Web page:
az aks get-credentials --resource-group $prefix-rg --name $prefix-aks --overwrite-existing

8 / Run the following kubectl command to see the Azure AD integration in action:

kubectl get pods --namespace development
To sign in, use a web browser to open the page https://microsoft.com/devicelogin and enter the code DSFV9H98W to authenticate.
No resources found in development namespace.

Enter the code in the device login page followed by your Azure AD login credentials.

Note that only users in the dev group will be able to log in through this process.

9 / Try to access resources in the production namespace:

kubectl get pods --namespace production
Error from server (Forbidden): pods is forbidden: User "kentaro@codersociety.com" cannot list resource "pods" in API group "" in the namespace "production"
kubectl get pods --namespace development
To sign in, use a web browser to open the page https://microsoft.com/devicelogin and enter the code DSFV9H98W to authenticate.
No resources found in development namespace.

Configure network policies with Calico

1 / To test Calico network policy, create an httpbin service and deployment in a namespace using the k8s/httpbin.yaml.

kubectl apply -f httpbin.yaml --namespace development

2 / Create a network policy which restricts all inbound access to the deployment using k8s/networkpolicy.yaml. We only allow network access from pods with the label app: webapp.

kubectl apply -f networkpolicy.yaml --namespace development

3 / Create a new pod and test access to the httpbin service. From the command prompt of the pod, try to access the httpbin service over port 8000. The access will timeout. You can type “exit” to exit and delete the pod after testing.

kubectl run --rm -it --image=alpine frontend --namespace development
If you don't see a command prompt, try pressing enter.
/ # wget --timeout=2 http://httpbin:8000
Connecting to httpbin:8000 (10.0.233.179:8000)
wget: download timed out
/ # exit

4 / Create a new test pod, but this time with labels matching the ingress rules. Then run the wget command to check access to httpbin service over port 8000.

kubectl run --rm -it --image=alpine frontend --labels app=webapp --namespace development
If you don't see a command prompt, try pressing enter.
/ # wget --timeout=2 http://httpbin:8000
Connecting to httpbin:8000 (10.0.233.179:8000)
saving to 'index.html'
index.html           100% |************************************************************************************|  9593  0:00:00 ETA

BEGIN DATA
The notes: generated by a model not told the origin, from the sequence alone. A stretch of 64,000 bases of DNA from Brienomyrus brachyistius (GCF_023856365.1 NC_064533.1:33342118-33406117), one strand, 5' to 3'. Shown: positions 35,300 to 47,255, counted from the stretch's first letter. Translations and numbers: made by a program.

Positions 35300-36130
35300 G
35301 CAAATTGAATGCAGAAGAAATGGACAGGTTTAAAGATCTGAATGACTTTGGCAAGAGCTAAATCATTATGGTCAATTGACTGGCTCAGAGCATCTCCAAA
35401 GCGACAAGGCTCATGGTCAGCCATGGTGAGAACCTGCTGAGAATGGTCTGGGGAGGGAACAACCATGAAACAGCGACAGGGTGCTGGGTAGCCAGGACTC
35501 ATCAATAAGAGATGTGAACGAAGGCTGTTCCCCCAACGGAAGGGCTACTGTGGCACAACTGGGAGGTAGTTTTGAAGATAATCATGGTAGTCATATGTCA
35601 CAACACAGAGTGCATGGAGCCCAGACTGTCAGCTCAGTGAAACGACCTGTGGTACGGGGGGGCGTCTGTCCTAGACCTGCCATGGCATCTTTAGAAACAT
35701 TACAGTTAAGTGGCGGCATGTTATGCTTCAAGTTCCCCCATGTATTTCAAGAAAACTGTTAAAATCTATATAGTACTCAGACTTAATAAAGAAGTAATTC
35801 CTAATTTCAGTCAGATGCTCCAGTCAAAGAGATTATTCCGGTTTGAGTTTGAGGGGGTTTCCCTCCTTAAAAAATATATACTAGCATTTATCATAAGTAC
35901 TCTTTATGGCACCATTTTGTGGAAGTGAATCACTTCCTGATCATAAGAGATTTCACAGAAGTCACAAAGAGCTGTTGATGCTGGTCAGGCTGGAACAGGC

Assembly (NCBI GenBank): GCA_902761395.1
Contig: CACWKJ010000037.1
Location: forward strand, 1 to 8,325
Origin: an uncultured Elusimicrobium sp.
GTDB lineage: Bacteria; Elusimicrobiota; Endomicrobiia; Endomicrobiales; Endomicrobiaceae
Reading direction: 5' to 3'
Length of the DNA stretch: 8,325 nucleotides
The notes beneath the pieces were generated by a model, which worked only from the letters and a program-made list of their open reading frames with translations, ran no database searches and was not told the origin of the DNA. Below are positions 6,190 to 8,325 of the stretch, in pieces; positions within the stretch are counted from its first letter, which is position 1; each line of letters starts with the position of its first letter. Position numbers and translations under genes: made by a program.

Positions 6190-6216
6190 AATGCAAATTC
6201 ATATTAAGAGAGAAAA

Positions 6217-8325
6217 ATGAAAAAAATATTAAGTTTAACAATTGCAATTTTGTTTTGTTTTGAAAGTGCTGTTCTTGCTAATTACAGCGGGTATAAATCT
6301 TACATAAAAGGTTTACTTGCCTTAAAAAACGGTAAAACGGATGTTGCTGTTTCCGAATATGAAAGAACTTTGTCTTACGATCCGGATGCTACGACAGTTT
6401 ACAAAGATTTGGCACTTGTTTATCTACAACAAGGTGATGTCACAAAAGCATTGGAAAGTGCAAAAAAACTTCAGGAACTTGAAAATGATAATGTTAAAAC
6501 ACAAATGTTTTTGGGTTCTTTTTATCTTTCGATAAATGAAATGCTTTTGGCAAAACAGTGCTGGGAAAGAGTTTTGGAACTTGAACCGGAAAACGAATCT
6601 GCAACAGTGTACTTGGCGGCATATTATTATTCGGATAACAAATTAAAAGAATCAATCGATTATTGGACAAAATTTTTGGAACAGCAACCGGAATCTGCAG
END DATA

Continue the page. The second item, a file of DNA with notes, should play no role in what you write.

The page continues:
'index.html' saved

You can see that it's now possible to retrieve the index.html which shows that the pod can access the httpbin service, since the pod labels match the ingress policy.

Remove demo resources

Go into the terraform directory and run terraform destroy. You get asked if you really want to delete the resources where you confirm by entering yes.

Summary

Availability zones, Azure AD integration, and Calico network policies all help to achieve high availability, seamless identity management, and advanced network traffic management for applications deployed in AKS.

Availability zones help protect your workloads from Azure data center failures and ensure production system resiliency. Azure AD integration is crucial for unifying the identity management of the cluster, as customers can continue to leverage their investments in Azure AD for managing AKS workloads as well. Calico network policy helps enhance security posture of line-of-business applications deployed in AKS by ensuring that only legit traffic reaches your workloads.

These features are key for ensuring the production readiness of your AKS cluster.

As a next step, the automated deployment of the AKS cluster covered in this article can also be integrated with your existing infrastructure-as-code DevOps pipelines for production-scale deployments.

Originally published at https://codersociety.com.



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Kentaro Wakayama, Founder @ Coder Society

With his in-depth knowledge of software development and cloud technologies, Kentaro often takes on the lead engineer's role. His analytical, organized, and people-oriented nature makes him an apt advisor on software projects and flexible staffing.